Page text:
Microsoft and Novell are to virtualise each other's operating system as part of their alliance to improve interoperability of Windows and Linux.

Microsoft Virtual Server 2005 R2 Service Pack 1 will let users host Novell's SuSE Linux Enterprise Server 10 as a virtualised guest, and the next version of Windows Server, code-named Longhorn, will have the ability to host Novell's Linux OS as an enlightened guest using built-in virtualisation technology.

In turn, Suse Linux Enterprise Sever 10, using Xen virtualisation technology that is embedded in the OS, will be able to host Longhorn as a paravirtualised guest.

Enlightenment and paravirtualisation are different terms that describe similar, but not identical, techniques to improve performance. An enlightened guest OS is modified to make it aware it's running on Windows Server virtualisation. A paravirtualised guest OS is modified to make it aware it's running on the Xen hypervisor.

A virtualised guest OS running on Virtual Server 2005 R2 does not require modifications to make it aware it's running in a virtual machine. Thus, it is not "enlightened" or "paravirtualised."

Longhorn, the long-awaited update to Windows Server, is due in the second half of 2007.

Virtualization is just one of four key areas on which the companies are to focus their collaborative efforts this year. The other areas are Web services-based network management, directory interoperability and document format interoperability.

In the web services-based management area, Microsoft and Novell said that they will both incorporate Web Services for Management (WS-Management) in their products to enable OS management through Web services. Novell ZENworks Orchestrator and Microsoft System Center Operations Manager 2007 will both support WS-Management this year.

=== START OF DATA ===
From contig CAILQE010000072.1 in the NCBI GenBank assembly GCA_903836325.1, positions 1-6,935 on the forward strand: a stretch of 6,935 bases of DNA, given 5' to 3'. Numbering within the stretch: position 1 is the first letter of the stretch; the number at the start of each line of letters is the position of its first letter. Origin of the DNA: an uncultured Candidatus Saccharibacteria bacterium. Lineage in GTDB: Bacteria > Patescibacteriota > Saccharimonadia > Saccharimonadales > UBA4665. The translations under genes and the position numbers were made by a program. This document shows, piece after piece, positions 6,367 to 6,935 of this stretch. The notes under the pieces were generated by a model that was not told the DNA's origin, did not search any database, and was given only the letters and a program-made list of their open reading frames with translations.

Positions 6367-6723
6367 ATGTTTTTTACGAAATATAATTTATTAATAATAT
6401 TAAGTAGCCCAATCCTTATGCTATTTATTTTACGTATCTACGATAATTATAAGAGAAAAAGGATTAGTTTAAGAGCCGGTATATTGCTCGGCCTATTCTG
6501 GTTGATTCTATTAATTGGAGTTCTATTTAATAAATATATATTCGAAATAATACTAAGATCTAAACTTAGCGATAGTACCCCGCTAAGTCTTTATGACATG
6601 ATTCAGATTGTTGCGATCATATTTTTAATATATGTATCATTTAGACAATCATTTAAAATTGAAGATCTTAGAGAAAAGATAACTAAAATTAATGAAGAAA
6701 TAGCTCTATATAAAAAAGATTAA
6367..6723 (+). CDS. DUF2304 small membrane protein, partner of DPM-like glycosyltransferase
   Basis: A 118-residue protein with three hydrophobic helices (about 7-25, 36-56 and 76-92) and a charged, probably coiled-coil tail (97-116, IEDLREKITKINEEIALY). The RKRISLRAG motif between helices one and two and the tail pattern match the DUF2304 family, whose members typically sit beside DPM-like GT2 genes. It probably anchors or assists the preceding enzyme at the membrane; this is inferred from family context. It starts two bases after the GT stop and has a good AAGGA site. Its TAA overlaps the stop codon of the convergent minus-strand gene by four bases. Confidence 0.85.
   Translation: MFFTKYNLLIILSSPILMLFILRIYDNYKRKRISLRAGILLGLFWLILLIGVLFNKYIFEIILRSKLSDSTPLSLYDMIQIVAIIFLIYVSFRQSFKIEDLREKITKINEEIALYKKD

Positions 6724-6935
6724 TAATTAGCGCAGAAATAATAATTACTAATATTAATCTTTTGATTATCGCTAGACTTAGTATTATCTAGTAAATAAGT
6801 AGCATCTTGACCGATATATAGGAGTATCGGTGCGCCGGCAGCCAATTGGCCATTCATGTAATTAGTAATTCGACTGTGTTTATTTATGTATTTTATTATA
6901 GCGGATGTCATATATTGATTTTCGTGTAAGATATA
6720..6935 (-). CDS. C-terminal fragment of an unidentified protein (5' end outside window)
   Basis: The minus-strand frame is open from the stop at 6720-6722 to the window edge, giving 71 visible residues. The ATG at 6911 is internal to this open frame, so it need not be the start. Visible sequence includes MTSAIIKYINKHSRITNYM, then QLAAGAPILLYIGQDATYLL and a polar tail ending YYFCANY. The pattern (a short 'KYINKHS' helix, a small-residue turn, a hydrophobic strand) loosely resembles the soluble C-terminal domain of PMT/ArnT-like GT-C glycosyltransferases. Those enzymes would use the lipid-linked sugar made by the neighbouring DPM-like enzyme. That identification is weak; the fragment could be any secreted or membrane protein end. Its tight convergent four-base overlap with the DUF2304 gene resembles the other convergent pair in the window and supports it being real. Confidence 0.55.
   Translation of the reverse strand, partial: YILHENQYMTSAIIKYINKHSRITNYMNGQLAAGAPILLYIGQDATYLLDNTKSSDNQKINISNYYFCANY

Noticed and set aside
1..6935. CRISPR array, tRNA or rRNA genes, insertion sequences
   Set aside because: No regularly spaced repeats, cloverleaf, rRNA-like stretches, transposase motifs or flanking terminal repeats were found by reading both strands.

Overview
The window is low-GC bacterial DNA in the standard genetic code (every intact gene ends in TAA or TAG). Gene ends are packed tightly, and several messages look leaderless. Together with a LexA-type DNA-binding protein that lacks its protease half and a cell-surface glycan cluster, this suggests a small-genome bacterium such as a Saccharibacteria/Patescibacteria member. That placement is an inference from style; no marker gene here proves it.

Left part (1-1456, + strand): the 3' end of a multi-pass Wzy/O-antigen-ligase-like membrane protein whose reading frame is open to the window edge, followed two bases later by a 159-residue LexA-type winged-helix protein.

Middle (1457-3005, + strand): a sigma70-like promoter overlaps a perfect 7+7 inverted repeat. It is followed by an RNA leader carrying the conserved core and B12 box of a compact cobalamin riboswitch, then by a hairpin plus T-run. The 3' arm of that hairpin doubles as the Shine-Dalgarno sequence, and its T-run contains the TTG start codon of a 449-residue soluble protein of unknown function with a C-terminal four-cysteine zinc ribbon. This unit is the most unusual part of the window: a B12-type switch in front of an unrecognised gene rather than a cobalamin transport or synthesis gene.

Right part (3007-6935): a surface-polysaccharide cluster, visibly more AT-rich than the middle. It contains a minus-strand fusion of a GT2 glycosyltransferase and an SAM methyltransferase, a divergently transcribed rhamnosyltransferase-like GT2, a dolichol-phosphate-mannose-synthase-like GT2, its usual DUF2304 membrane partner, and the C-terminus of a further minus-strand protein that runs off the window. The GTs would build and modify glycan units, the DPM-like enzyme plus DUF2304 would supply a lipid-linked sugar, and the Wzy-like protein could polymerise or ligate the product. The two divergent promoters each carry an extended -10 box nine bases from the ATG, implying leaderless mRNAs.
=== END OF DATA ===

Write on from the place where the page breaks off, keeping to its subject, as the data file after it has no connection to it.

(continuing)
WS-Management is a specification of a web services-based protocol for the management of servers, devices and applications. Microsoft, Intel, Dell and other companies published the spec in March 2005, and it was ratified by the Distributed Management Task Force for adoption as a preliminary standard in August 2006.

Novell also is working to develop an open-source implementation of WS-Management, the company said.

Microsoft and Novell already have introduced technologies to make communication between the global standard file format for office documents, Open Document Format for XML (ODF), and the default file format in Microsoft Office 2007, Open XML, easier. On Feb. 2, Microsoft announced the availability of the Open XML/ODF Translator for Office 2007, Office 2003 and Office XP. Later this month, Novell will release an Open XML/ODF Translator for the Novell edition of the OpenOffice.org open-source productivity suites.

On the directory and identity-management fronts, both companies continue to work on technologies to make their offerings in these areas interoperate, but they have not announced specific progress yet. Microsoft and Novell said they will offer a more detailed roadmap for how their directory and identity management products will interoperate later this year.

As part of the deal struck in March, Novell and Microsoft agreed, among other things, to co-develop technologies that would help Novell's Suse Linux and Microsoft's Windows OSes interoperate more seamlessly. The alliance between the two - particularly Novell's payment to Microsoft for patents - has inspired much controversy. Novell especially seems to have lost some credibility within the open-source community for joining forces with the proprietary software giant.